Before reading this book I was not a fan of Rebecca Solnit. Upon the insistent recommendation of several friends who rarely steer me wrong, a few years ago I bought a copy of her earlier book about Eadweard Muybridge ("River of Shadows") an ...more Before reading this book I was not a fan of Rebecca Solnit. Upon the insistent recommendation of several friends who rarely steer me wrong, a few years ago I bought a copy of her earlier book about Eadweard Muybridge ("River of Shadows") and found it completely unreadable. I could sense that Solnit was smart, but it was as if she were speaking in tongues - wading through her prose was sheer torment. So I ditched it.
About a month ago I heard her speak about this latest book on a local radio program and she was so incredibly smart and passionate and articulate, and her thesis was so appealing, that I felt compelled to give her another chance. A Paradise Built in Hell was well worth it. It's an extraordinary book -- fascinating, thought-provoking, and ultimately persuasive in supporting Solnit's thesis. And although her style is still somewhat undisciplined, and the material could have been more tightly organized, I found these aspects less annoying than in the previous book, probably because they seemed to be primarily a manifestation of her infectious enthusiasm for the material.
Viewers of "The History Channel" will be familiar with its habit of broadcasting a regularly scheduled "Apocalypse Week", during which they attempt to goose the ratings by scaring the bejasus out of their viewing audience. A typical day's programming during Apocalypse Week takes one possible way in which the world might end (megavolcano explosion, meteor impact, nuclear holocaust, deadly plague, climatic catastrophe, the Rapture, Armageddon as prophesied in the Book of Revelations, insert your own favorite apocalyptic nightmare here ...) and develops it in depth. The cynicism and idiocy with which these scenarios are fleshed out cannot be overstated (e.g. alleged "experts" pontificate on whether emergency services are likely to be overextended, or whether planes will fall out of the skies, in the immediate aftermath of the Rapture; or the apocalypse is linked to the prophecies of Nostradamus, or the Mayan calendar; boundless idiocy runs rampant). Certain themes are common to all apocalyptic scenarios, however- in particular, a complete breakdown of the social order, with people reverting overnight to atavistic stereotypes, resorting to looting and hoarding as they fight tooth and claw for limited resources. This projected behavioral model is also popular with government and law enforcement agencies, e.g. to justify the aggressive intervention by armed law enforcement personnel with broad powers and orders to shoot to kill (think of the official response to Hurricane Katrina). It's based on a depressing and frightening view of human nature.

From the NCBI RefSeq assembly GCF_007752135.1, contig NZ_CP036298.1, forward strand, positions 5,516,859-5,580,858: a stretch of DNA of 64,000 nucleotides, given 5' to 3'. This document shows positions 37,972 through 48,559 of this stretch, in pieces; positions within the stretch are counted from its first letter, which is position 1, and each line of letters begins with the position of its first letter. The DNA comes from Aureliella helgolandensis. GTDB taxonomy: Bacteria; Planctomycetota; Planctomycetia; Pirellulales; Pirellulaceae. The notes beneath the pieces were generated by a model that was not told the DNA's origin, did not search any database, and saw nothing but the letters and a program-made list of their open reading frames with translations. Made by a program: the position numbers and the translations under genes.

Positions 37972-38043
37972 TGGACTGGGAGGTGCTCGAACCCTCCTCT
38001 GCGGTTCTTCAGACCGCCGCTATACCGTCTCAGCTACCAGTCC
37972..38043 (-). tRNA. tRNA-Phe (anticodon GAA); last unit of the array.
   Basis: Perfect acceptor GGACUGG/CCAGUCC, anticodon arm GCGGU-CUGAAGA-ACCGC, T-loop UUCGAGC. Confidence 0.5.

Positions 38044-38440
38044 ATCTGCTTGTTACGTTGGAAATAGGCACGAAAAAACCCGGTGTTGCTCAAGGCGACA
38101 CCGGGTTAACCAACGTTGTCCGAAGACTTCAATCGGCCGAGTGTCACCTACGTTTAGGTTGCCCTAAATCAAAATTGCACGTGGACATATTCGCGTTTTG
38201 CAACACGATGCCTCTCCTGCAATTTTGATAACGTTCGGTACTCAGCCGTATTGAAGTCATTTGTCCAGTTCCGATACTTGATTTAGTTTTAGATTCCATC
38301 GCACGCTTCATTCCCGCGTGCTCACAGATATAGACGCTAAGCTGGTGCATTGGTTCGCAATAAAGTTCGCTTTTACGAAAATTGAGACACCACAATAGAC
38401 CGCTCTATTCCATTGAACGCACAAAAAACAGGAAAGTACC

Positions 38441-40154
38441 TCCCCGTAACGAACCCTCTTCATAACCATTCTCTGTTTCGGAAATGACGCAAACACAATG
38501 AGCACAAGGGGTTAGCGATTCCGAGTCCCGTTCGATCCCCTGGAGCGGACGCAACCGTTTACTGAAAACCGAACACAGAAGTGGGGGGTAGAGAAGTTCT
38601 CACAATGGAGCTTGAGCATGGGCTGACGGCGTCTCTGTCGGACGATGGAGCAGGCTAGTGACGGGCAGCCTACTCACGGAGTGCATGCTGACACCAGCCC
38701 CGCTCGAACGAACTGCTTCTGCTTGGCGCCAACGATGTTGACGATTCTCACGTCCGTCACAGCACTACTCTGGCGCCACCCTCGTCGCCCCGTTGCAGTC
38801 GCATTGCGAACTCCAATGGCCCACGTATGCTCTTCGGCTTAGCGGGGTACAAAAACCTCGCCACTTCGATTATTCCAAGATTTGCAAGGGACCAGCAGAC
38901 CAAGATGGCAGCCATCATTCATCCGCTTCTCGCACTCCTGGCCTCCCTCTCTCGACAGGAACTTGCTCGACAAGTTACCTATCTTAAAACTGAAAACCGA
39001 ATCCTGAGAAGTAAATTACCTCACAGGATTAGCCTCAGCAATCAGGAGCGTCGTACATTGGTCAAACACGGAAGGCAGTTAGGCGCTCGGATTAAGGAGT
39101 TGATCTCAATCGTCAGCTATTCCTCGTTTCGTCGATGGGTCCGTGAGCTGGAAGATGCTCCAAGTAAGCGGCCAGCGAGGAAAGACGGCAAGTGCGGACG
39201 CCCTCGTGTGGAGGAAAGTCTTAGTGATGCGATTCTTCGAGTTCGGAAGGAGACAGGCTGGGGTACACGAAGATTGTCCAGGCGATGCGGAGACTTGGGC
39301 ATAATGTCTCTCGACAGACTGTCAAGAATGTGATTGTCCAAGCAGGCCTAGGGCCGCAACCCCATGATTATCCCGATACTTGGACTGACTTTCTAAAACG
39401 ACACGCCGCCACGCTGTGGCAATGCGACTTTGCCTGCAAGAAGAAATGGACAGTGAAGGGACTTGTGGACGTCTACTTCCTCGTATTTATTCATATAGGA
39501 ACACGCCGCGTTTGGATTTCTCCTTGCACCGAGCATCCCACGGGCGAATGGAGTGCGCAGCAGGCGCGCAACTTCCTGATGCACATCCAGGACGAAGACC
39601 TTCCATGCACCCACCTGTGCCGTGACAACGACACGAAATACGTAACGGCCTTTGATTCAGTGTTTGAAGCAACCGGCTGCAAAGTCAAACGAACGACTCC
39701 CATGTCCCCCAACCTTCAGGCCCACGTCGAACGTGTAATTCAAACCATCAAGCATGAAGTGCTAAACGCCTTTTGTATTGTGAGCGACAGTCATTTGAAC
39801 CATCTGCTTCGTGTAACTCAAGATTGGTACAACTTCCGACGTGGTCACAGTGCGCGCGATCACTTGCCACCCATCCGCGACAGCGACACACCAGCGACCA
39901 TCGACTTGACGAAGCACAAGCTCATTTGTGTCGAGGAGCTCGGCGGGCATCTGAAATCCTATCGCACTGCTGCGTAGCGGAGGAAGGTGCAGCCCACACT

In A Paradise Built in Hell Solnit mounts a spirited argument that this pessimistic view of how people respond to catastrophe is fundamentally wrong. Instead, she argues, disasters are far more likely to bring out the best in people -- there is a natural desire to help one another, which is actually easier to put into action, given the relaxation of social barriers that often prevails in the wake of a disaster. You might go for years just nodding at that neighbor across the street, but after the earthquake/fire/blackout the two of you may just end up having a real conversation.
Solnit grounds her argument in five specific case studies:
* the San Francisco earthquake of 1906 * the 1917 explosion of the munitions ship Mont Blanc in Halifax, Nova Scotia * Mexico City's 1985 earthquake * the World Trade Center attacks of 2001 * Hurricane Katrina and its aftermath.
There were instances where a bad situation was made worse when those in power, through fear or panic, resorted to extreme and unwarranted measures (General Funston's imposition of de facto martial law following the SF quake, where soldiers were given license to shoot to kill anyone who did not cooperate satisfactorily; FEMA's and law enforcement's response after Katrina, where citizens were treated as likely criminals rather than people who needed to be helped). The fear-mongering narrative of barely contained pandemonium often finds traction with the media, but is rarely accurate. By detailed examination of the five case studies, Solnit makes an extremely convincing argument that the "natural" response to disaster is increased cooperation, a sense of solidarity and future possibility, indeed a degree of exhilaration among most survivors.
All five examples are interesting, but her discussion of the WTC attacks and Hurricane Katrina stand out as exceptionally measured, thoughtful and thought-provoking.
This is an extraordinary, wonderful book, which I recommend to everyone.